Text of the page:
Christmas is a time for the whole family to come together, often enjoying years-old traditions and making new memories.
But while many traditions survive the years, others have died out … So do you miss the old ways?
There are age-old traditions that are likely to continue for decades to come, with everything from Santa Claus, through to decorating the house and tree, and cooking a Christmas dinner.
Seeing mistletoe hanging in a doorway or in the middle of a room still ignites the same excitement for some couples that it did in the ’40s, ’50s and ’60s, and decorations can be passed down through the generations, often appearing on the tree year after year.
A study carried out by Egmont Publishing previously found around 60 per cent of people think festive traditions are important to the celebrations.
But some traditions are beginning to diminish in popularity. Here are a few you may remember growing up with.
Children across the globe enjoyed this activity right through to the past few years, as more affordable decorations became available.
Perhaps you made them at school? Or your parents set out the strips of paper to keep you busy in the holidays?
The simple act of sticking thin strips of coloured paper into round circles, interlocking with each other, would provide endless fun – and add a very homemade feel to your festive decor!
Wherever you grew up, you may remember receiving an orange in your stocking as a child.
It’s a habit thought to go back years, when oranges were seen as a treat for ‘being good’.
With that, you may also have received a piece of coal if you’d been naughty as a child – but hopefully alongside an orange too!
Many people still honour the old ways and go to church, or at least a carol service, every year – but some families have moved away from it, choosing instead to spend time together at home.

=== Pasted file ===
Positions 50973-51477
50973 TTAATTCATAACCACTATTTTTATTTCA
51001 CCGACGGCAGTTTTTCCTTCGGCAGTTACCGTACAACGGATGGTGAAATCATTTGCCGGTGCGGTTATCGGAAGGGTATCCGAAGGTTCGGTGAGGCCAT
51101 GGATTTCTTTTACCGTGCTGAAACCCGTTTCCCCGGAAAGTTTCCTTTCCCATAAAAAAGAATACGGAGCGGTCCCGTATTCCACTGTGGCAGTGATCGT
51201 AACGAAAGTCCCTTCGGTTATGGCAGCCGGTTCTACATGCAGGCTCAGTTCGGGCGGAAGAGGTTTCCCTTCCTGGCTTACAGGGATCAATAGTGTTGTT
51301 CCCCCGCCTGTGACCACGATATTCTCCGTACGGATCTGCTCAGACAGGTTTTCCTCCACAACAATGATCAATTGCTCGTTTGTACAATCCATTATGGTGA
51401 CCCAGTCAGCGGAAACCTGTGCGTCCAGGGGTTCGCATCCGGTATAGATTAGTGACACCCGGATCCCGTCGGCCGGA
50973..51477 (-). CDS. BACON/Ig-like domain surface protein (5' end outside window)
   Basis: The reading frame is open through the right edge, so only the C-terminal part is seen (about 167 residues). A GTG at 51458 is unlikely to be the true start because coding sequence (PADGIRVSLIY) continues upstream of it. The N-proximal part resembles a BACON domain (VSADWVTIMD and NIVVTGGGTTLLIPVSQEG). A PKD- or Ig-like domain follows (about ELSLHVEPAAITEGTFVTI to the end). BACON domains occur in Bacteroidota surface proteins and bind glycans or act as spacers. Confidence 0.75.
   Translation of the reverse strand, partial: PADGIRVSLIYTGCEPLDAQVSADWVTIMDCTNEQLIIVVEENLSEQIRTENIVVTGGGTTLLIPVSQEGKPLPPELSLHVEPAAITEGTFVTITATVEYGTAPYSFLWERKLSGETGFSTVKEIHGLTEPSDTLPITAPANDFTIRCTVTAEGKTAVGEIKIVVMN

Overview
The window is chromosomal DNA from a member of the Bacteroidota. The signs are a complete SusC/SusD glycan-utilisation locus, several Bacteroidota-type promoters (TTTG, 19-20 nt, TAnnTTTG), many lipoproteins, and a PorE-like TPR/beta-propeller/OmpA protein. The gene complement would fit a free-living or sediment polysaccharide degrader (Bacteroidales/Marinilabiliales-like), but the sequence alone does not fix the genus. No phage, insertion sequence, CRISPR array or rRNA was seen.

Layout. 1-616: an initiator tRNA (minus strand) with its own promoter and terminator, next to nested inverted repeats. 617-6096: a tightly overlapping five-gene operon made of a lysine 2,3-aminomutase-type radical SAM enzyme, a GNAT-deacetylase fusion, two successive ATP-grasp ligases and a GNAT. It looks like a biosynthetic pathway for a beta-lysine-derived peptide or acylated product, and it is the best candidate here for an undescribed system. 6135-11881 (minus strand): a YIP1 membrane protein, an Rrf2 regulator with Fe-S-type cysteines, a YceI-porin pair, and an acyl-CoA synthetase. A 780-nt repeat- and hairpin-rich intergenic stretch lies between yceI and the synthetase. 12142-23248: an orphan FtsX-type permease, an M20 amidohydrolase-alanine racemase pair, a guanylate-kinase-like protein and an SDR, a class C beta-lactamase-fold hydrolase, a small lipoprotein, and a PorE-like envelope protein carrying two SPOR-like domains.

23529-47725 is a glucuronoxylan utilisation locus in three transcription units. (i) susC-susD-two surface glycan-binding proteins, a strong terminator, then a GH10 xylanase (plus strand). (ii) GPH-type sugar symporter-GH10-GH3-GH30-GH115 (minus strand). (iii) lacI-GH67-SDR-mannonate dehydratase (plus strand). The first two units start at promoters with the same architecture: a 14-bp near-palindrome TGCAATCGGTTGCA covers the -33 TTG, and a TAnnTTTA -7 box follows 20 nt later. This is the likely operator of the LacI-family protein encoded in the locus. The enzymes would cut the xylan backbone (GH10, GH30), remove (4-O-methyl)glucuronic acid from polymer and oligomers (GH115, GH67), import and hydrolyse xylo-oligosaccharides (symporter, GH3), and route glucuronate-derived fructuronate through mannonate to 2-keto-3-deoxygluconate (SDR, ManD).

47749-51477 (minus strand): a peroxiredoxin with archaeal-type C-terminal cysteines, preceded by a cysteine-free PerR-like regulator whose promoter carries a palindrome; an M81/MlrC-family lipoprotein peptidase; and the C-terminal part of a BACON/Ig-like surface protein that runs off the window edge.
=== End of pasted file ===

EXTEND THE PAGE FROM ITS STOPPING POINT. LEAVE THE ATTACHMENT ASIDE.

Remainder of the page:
Did you grow up going to church on Christmas Eve? Do you still go now?
While there are still choirs and small groups singing carols around the world, it’s died down in popularity in recent years.
Growing up, you may remember having a knock at the door, before opening it to find a group of school kids or even adults ready to serenade you.
What better way to celebrate the happiest time of the year, after all?
This tradition has lasted generations, and many people still send cards to their friends and family now.
However, with the birth of the internet and new technologies, it’s become easier to try out alternative options.
In fact, it’s now possible to send an e-card via email, saving on postage costs and taking less time than hand-delivering cards to neighbours.
Elsewhere, many people may now opt for a text or social media message to their contacts to save time but still spread the Christmas cheer.
Whether you used dried fruit, strung up popcorn, or even made baubles and tinsel from wool and materials – many of you may remember making your tree and home decorations from scratch.
The house would be filled with ornaments and priceless sentimental possessions handed down from older family members.
However, as decorations are more now affordable, and so readily available, people are increasingly choosing to buy new – with fewer families honouring the old ways.